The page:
Get ready, because it’s coming.
Nasty dunks illicit a number of different reactions. A collective “daaaaaaaaaamn” from the crowd, the hung heads of an opposing team, and the hyper-excited reactions from teammates are just a few of them. Take Chris Allen of Michigan State for instance. Allen had a vicious, play-of-the-day worthy dunk Saturday against Northwestern. The result? His teammates, as you can see in the lead image, went absolutely ape-pooh. Granted, I don’t really blame them, considering the dunk Allen threw down, but still, it’s a funny reaction.
Of course, if you are reacting to this (11 second mark):
You might lose whatever cool points you have stored in your reserve. Here’s another video, this time focusing on the reactions of Allen’s teammates:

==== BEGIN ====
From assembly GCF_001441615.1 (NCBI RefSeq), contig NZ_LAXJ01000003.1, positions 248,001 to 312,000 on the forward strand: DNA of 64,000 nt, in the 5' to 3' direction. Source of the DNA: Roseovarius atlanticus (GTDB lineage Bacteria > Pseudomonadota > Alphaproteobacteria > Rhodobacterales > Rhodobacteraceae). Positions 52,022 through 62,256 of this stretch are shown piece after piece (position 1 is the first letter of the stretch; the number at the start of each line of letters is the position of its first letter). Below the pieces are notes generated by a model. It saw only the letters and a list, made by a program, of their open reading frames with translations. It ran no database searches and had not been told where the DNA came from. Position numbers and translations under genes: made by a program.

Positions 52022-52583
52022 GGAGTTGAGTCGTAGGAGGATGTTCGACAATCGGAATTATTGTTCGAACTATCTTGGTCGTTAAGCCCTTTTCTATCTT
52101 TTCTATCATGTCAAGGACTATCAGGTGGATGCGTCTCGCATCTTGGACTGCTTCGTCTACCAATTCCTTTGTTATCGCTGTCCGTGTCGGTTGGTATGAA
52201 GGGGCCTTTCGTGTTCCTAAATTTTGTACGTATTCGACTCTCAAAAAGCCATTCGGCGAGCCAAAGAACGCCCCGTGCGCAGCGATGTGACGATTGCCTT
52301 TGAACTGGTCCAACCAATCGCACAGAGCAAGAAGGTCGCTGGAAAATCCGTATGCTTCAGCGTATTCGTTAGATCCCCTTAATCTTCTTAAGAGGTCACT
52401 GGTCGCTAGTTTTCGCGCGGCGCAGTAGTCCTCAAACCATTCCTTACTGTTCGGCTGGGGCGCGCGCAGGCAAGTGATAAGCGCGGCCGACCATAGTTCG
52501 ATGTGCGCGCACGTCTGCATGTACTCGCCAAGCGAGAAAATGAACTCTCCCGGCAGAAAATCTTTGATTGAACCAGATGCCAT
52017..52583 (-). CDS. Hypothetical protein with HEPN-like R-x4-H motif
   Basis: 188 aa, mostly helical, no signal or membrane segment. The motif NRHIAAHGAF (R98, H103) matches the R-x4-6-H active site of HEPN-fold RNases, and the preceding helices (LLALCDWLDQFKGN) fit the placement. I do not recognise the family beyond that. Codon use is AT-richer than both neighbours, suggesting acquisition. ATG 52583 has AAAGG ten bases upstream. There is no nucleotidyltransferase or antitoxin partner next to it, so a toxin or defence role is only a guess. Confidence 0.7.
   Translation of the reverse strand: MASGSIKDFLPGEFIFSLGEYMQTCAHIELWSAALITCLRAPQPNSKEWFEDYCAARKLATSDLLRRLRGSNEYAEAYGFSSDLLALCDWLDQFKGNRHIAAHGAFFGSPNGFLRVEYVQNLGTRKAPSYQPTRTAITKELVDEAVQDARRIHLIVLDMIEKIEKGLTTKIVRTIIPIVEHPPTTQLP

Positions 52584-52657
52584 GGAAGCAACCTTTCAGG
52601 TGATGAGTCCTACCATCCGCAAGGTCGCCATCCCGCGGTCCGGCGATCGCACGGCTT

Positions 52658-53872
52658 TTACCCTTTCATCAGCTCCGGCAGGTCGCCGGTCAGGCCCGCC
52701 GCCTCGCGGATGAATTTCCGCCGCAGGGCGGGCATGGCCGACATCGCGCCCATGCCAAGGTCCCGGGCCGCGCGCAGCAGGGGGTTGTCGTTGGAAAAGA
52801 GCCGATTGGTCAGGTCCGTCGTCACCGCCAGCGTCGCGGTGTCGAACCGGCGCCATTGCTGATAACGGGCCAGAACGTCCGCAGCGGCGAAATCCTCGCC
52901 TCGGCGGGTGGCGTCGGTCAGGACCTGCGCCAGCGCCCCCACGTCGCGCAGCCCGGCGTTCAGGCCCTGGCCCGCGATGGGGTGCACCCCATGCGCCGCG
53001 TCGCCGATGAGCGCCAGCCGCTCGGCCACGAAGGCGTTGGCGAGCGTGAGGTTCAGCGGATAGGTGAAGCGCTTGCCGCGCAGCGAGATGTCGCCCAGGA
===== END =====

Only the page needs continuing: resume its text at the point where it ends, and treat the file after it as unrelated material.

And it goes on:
As for Allen’s Spartans, while Kansas and Kentucky battle for meaningless mid-season number one rankings, Tom Izzo’s team continues to run over Big 10 competition, positioning themselves for yet another deep run in the tournament. While other teams are getting the hype, the Spartans continue to simply be a really good basketball team that no one will want to play in March.
“We kind of got punched in the mouth right from the beginning of the game,” Memphis coach John Calipari said. “They broke us down defensively like we break people down. They beat us at our own game.” I’d say that’s a pretty accurate description for a Memphis Tiger team that, save for Tyreke Evans, looked like overrated also-rans against the Tigers of Missouri.